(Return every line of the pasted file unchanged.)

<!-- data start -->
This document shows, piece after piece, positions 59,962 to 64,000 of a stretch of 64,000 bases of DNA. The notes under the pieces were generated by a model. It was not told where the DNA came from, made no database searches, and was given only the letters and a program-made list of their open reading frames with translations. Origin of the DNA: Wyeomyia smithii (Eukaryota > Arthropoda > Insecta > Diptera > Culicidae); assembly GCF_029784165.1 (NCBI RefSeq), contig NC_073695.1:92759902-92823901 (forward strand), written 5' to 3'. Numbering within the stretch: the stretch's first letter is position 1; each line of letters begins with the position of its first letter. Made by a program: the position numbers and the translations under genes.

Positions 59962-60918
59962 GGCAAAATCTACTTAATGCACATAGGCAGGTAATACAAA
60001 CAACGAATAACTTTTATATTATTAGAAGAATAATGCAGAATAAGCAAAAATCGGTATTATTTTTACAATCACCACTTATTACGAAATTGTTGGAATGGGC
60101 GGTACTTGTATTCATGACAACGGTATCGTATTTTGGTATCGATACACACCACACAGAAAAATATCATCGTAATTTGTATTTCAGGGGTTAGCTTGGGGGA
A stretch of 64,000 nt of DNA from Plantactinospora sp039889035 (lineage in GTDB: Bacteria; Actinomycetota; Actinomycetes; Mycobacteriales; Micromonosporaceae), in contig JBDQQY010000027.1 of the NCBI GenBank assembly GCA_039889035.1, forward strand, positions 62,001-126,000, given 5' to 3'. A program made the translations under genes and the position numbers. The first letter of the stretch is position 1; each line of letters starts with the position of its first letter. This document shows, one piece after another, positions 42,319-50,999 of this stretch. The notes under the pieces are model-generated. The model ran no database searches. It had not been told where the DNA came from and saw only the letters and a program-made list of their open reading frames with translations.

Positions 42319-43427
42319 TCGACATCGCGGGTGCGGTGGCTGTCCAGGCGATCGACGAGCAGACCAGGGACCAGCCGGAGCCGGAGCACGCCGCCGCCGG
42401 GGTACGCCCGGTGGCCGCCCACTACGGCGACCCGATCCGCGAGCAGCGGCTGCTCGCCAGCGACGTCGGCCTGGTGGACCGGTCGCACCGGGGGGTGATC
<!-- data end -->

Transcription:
This document shows, piece after piece, positions 59,962 to 64,000 of a stretch of 64,000 bases of DNA. The notes under the pieces were generated by a model. It was not told where the DNA came from, made no database searches, and was given only the letters and a program-made list of their open reading frames with translations. Origin of the DNA: Wyeomyia smithii (Eukaryota > Arthropoda > Insecta > Diptera > Culicidae); assembly GCF_029784165.1 (NCBI RefSeq), contig NC_073695.1:92759902-92823901 (forward strand), written 5' to 3'. Numbering within the stretch: the stretch's first letter is position 1; each line of letters begins with the position of its first letter. Made by a program: the position numbers and the translations under genes.

Positions 59962-60918
59962 GGCAAAATCTACTTAATGCACATAGGCAGGTAATACAAA
60001 CAACGAATAACTTTTATATTATTAGAAGAATAATGCAGAATAAGCAAAAATCGGTATTATTTTTACAATCACCACTTATTACGAAATTGTTGGAATGGGC
60101 GGTACTTGTATTCATGACAACGGTATCGTATTTTGGTATCGATACACACCACACAGAAAAATATCATCGTAATTTGTATTTCAGGGGTTAGCTTGGGGGA
A stretch of 64,000 nt of DNA from Plantactinospora sp039889035 (lineage in GTDB: Bacteria; Actinomycetota; Actinomycetes; Mycobacteriales; Micromonosporaceae), in contig JBDQQY010000027.1 of the NCBI GenBank assembly GCA_039889035.1, forward strand, positions 62,001-126,000, given 5' to 3'. A program made the translations under genes and the position numbers. The first letter of the stretch is position 1; each line of letters starts with the position of its first letter. This document shows, one piece after another, positions 42,319-50,999 of this stretch. The notes under the pieces are model-generated. The model ran no database searches. It had not been told where the DNA came from and saw only the letters and a program-made list of their open reading frames with translations.

Positions 42319-43427
42319 TCGACATCGCGGGTGCGGTGGCTGTCCAGGCGATCGACGAGCAGACCAGGGACCAGCCGGAGCCGGAGCACGCCGCCGCCGG
42401 GGTACGCCCGGTGGCCGCCCACTACGGCGACCCGATCCGCGAGCAGCGGCTGCTCGCCAGCGACGTCGGCCTGGTGGACCGGTCGCACCGGGGGGTGATC